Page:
An employee performance review can feel awkward and stale if it’s not done right. But your reviews don’t have to be this way. You can create a process that’s beneficial to both your business and your employees, as long as you’re willing to be a little creative and put in the time. Here are five ideas to get you started.
Prepare for the Review
A recent survey found that 98 percent of staff felt that annual reviews weren’t necessary. Unfortunately, part of this is because many employers don’t take the whole review process very seriously. As the business owner, you can help alleviate this problem by training your managers on how to conduct a successful, meaningful performance review. For example, encourage them to research each employee ahead of time and take a thoughtful approach to the process. Train them to focus on projects and specific areas that employees can work on, rather than personality traits and generalities that can’t be changed.
Use the Review to Look to the Future
The Society for Human Resource Management (SHRM) reports that some companies have quit doing performance reviews completely because they give off a “judge and jury” feel. A review shouldn’t just involve checking off a box or ranking someone on a numerical scale. Instead, look to the future. Based on your employee’s performance and interests, suggest conferences or seminars that could help him advance his career and receive promotions. To help make your review process more valuable for both your employees and your business, use it as an opportunity to incentivize employees. Give each employee clear goals and the opportunity to obtain the training they need to move up the career ladder. Not only will this give your employees valued opportunities for professional development, but your business will benefit from the new skills they will bring to the table.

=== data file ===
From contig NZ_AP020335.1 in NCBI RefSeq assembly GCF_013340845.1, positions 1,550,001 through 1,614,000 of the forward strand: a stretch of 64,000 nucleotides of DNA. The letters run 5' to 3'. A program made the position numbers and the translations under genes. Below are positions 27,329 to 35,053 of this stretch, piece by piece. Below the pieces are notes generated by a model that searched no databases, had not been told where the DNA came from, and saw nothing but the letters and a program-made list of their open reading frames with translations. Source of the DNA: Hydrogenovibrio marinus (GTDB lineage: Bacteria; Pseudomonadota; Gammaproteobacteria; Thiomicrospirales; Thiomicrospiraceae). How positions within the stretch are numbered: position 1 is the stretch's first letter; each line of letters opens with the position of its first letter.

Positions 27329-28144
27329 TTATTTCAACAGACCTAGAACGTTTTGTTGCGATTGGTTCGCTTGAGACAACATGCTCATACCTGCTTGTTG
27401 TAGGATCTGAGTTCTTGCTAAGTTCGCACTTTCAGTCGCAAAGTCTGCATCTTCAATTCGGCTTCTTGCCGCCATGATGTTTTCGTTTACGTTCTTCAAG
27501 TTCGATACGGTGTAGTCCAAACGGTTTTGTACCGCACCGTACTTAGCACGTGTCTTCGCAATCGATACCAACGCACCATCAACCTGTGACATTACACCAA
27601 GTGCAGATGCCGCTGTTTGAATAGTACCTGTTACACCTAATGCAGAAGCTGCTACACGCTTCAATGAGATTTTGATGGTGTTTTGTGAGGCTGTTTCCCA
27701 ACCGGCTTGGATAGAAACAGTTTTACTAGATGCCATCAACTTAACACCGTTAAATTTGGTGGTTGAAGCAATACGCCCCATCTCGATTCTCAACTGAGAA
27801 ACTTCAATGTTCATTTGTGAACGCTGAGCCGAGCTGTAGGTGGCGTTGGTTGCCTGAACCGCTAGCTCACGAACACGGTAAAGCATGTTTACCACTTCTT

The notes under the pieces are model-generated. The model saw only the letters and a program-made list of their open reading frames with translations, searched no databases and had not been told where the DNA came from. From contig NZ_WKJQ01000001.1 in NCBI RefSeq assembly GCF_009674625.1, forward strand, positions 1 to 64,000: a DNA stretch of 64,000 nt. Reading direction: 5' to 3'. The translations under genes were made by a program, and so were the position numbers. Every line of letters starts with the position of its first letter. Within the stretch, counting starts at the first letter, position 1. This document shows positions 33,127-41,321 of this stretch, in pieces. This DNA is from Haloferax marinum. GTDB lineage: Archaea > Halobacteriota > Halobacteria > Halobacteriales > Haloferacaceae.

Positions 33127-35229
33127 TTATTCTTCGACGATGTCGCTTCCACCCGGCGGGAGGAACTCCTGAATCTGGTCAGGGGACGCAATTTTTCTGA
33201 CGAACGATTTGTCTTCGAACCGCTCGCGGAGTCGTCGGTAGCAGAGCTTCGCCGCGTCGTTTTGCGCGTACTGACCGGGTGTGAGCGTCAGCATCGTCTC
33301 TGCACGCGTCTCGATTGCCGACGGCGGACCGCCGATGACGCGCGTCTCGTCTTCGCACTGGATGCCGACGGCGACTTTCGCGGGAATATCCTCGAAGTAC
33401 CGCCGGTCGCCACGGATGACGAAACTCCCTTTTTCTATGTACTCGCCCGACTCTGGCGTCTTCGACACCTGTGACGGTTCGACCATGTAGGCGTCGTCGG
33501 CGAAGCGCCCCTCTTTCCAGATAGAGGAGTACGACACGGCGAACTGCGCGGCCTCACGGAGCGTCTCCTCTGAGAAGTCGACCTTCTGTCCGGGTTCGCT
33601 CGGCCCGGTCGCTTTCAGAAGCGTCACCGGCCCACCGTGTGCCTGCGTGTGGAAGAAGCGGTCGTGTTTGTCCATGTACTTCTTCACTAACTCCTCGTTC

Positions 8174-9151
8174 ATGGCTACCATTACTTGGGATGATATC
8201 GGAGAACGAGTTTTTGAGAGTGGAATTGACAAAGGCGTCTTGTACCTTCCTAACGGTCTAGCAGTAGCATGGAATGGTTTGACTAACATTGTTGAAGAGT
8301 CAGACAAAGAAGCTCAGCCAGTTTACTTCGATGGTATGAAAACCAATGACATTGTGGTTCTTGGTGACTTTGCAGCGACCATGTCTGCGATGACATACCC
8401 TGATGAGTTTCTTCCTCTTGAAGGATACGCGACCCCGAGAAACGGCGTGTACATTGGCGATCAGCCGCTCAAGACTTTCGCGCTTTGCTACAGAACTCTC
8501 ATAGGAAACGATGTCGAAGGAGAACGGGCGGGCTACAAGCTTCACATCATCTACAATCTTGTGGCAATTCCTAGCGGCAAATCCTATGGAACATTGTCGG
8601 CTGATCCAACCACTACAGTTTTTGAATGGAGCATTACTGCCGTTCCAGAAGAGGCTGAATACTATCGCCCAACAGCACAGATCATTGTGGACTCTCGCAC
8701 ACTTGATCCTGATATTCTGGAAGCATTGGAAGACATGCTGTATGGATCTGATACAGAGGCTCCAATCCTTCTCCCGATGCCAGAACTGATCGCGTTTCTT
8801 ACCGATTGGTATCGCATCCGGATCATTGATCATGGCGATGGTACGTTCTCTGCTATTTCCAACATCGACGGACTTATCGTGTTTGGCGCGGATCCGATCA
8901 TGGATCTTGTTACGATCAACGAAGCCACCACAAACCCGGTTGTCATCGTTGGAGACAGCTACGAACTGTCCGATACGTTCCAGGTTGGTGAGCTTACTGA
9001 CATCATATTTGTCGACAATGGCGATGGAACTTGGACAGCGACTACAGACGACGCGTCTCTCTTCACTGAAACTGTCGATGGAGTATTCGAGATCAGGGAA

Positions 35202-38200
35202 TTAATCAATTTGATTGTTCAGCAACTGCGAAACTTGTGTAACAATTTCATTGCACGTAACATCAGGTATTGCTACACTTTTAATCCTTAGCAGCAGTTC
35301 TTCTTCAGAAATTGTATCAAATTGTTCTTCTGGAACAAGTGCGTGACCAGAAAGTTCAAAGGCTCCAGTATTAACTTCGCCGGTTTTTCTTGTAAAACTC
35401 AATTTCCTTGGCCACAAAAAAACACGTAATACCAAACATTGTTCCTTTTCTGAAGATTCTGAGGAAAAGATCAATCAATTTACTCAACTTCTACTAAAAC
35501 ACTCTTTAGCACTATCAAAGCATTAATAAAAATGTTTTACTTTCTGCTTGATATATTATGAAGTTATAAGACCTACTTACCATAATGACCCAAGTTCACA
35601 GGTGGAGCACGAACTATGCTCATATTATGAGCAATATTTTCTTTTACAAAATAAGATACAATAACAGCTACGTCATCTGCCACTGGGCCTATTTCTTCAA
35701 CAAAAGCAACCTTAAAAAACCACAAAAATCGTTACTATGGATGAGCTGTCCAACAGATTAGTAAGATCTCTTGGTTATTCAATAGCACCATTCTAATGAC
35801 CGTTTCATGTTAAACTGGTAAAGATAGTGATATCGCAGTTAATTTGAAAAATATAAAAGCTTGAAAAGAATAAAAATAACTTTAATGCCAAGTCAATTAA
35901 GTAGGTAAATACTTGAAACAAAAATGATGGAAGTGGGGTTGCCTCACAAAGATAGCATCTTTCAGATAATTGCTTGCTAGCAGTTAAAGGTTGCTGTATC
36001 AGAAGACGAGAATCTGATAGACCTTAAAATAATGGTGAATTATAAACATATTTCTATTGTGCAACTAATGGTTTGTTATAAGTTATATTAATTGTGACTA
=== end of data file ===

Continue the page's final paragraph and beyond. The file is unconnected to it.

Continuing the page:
Make It a Two-Way Conversation
Don’t allow the employee performance review to become a one-way conversation. Before the review, ask employees to write down their ideal goals and objectives, along with specific workshops and seminars they’d like to attend. Ask them where their passions lie and if there are other areas of the business that they would like to learn about. Request honest feedback about their department and their work environment. If you think honest feedback will be difficult to obtain, give employees anonymous surveys to fill out before their reviews. If there’s something you can fix, do it. Make sure your employees know that these reviews result in real, positive change.
Don’t Avoid the Uncomfortable Moments
Let’s face it, not every employee review is going to be fun. You may have some employees who need to improve in certain key areas in order to keep their jobs. While you should certainly raise any concerns about performance in an employee’s review, it’s important that employees receive regular feedback. Don’t save criticism for the review itself. If there’s a problem, address it immediately so the incident is fresh in the employee’s mind and she has time to fix it. Don’t wait until the six-month review to let an employee know that there’s an issue.
Be Flexible and Creative
Just because you’ve always done performance reviews doesn’t mean you have to keep doing them. The Washington Post reports that nearly 10 percent of Fortune 500 companies have quit holding performance reviews entirely. For example, GE recently quit doing reviews and now relies on an app instead. The app provides timely feedback immediately after assignments and encourages more frequent conversations. According to Fortune, IBM also has an app that lets employees suggest short-term goals and receive feedback.
If apps aren’t your thing, you can use regular, informal check-ins instead. Encourage managers to have quarterly or even weekly one-on-one coffee breaks or lunches with their employees. This offers managers and employees a regular opportunity to discuss strengths and weaknesses in a less intimidating format.
Exactly how your company handles performance reviews is up to you and your staff. You can continue having regularly scheduled reviews or adopt a less formal approach that relies on casual check-ins or app-based feedback instead. The key is to emphasize the positive during reviews and deal with the negative in real time. Focus on the future and give your employees clear goals that will help them develop their skills and get the training they need to receive promotions. Reviews can be a positive experience, rather than a dreaded or awkward one, if you follow these tips.
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